With these realizations came feelings of increasing helplessness. Seeing myself as part of the problem and unable to participate in the solution, I spent the past years asking myself how to best apply my GI Bill in service of some greater good. Consistently the response came back in the form of public interest law. Interviews with CUNY law professors Steven Zeidman and Ramzi Kassem inspired me. Their associated law clinics like the Defenders, the Immigrant and Non-Citizen Rights, and the Creating Law Enforcement Accountability and Responsibility epitomize where to best channel my experience and passion — into work that helps the most marginalized. Through these examples, I have learned that an attorney, far from being limited to the machinations of a courtroom, can represent clientele that incites change in the social policies that govern our lives. Public interest law can hold a government accountable to the people it most exploits.

My story is uniquely American. Few educational systems allow for someone to start a new degree in their thirties. But it is precisely that winding path that gives me a unique blend of creativity, passion, and resilience not usually found among those who have taken the road most traveled. Whether performing reactor plant procedures or jazz orchestra arrangements, I showed the discipline and work ethic needed to prepare and execute under pressure. In being chosen by a United States embassy to present on American protest music for a French-speaking Gabonese audience, I have demonstrated the ability to communicate unfamiliar concepts and make them accessible across social and cultural barriers. I have felt both the triumph of propelling a warship through the icy waters of the Straits of Gibraltar and the pain of spending months at a time separated from those I hold most dear. Those experiences will still be with me in the rooms where, as legal counsel, I will share in both the joy of a last-minute ruling of justice served and the agony of a last legal resort exhausted.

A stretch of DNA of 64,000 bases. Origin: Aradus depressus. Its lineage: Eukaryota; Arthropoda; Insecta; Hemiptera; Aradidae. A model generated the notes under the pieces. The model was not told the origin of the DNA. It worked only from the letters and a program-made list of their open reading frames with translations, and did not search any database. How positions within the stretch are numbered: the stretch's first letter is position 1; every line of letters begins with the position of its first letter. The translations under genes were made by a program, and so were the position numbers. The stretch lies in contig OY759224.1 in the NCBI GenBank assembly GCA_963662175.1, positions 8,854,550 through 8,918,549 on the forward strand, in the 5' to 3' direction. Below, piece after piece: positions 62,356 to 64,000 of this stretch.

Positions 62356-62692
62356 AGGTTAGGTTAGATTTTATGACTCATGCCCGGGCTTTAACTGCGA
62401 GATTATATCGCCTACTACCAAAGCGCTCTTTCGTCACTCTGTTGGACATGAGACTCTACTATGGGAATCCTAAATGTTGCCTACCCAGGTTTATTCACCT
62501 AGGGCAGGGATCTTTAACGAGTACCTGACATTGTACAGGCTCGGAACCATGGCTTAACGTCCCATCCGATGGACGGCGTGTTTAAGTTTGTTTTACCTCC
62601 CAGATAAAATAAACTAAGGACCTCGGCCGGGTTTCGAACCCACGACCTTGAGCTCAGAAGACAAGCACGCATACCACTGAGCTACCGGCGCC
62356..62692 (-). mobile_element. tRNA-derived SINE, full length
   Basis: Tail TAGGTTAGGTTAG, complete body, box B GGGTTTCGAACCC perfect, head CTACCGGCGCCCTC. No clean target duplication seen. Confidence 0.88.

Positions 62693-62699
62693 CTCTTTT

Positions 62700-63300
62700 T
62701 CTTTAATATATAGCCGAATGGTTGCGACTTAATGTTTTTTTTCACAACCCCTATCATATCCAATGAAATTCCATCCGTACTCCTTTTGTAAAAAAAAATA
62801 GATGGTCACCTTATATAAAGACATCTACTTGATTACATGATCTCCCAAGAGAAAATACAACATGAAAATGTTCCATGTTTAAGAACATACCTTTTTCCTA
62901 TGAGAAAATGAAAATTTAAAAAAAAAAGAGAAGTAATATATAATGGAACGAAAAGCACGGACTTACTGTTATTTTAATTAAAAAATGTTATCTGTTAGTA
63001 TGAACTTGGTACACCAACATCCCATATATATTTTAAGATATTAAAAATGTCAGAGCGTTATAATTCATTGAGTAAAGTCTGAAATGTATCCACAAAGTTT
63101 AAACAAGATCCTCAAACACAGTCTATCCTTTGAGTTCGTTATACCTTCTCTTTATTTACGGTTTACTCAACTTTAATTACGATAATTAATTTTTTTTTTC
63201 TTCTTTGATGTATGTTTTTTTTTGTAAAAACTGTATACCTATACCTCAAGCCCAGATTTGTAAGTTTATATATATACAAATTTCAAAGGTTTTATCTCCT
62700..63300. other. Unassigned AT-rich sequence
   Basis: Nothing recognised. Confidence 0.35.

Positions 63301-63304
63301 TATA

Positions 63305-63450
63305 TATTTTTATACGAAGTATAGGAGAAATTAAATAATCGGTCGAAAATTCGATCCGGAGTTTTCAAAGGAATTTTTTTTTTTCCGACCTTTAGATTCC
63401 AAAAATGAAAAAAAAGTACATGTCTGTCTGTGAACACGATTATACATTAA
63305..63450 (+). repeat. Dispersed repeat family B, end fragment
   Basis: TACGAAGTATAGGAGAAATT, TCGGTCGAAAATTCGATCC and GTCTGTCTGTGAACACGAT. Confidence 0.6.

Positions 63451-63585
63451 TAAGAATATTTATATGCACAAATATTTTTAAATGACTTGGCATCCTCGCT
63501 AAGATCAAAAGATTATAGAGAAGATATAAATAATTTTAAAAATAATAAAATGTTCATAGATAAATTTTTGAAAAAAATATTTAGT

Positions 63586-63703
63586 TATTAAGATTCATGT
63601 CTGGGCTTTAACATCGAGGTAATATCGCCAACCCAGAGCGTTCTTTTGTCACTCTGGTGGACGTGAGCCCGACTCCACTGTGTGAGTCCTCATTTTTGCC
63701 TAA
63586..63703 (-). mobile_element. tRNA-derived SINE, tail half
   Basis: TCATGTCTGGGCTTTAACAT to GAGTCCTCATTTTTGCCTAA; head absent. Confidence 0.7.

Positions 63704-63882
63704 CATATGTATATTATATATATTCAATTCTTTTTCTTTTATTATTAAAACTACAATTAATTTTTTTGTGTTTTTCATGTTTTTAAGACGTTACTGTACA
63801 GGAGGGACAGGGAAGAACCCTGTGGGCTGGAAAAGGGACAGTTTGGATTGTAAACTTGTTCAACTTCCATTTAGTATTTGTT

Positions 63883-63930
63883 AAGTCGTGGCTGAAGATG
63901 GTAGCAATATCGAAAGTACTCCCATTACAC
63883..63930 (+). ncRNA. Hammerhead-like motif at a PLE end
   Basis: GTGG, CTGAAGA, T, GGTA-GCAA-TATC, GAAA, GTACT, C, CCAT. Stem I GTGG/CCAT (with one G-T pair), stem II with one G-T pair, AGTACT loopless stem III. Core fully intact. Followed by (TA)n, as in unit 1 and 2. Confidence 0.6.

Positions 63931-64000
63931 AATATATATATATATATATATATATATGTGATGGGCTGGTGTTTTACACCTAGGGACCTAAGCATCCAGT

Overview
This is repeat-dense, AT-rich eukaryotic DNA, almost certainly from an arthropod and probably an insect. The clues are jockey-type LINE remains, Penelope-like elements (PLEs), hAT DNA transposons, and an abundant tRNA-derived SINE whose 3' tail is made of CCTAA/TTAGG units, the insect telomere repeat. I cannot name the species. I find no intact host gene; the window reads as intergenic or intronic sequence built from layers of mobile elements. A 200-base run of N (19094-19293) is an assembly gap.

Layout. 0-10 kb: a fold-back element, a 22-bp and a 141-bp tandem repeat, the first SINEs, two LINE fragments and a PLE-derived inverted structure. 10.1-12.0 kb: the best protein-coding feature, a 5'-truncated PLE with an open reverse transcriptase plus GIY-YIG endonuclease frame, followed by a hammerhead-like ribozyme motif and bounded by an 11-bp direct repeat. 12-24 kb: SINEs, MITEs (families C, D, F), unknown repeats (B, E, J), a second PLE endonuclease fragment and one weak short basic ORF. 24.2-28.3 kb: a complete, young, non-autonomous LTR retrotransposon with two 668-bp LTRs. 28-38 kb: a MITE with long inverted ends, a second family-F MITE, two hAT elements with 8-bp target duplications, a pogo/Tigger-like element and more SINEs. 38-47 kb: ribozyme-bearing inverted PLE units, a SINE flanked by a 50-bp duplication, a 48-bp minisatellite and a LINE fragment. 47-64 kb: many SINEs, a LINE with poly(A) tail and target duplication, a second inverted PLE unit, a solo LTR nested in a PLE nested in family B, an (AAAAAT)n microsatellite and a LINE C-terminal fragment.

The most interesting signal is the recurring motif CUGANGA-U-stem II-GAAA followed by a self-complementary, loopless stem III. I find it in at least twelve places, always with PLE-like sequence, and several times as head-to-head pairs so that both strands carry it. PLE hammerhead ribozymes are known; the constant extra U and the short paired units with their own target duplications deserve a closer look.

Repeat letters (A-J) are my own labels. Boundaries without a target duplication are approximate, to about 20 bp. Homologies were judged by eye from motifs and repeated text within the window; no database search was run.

I have thus far made the decisions in my life. And while I have been fortunate, when easier paths have been accessible, I have never sought the most convenient outcome. Each obstacle helped break down what I had thought I knew and opened my eyes to all I had been missing. Each lesson on this path solved questions from my past and gave me insight into my future. That future points to a Juris Doctor, one I hope to obtain at your institution. Three generations of my family have called New York their home. After years spent taking views of open seas stretching to the horizon, it feels fitting to come back to the city that has been the setting for so much of my story. It is at this law school where I can begin to answer questions about my future.

« Le problème ce n'est pas la chute, c'est l'atterrissage. »

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Bryan Rincón

« Le problème ce n'est pas la chute, c'est l'atterrissage. »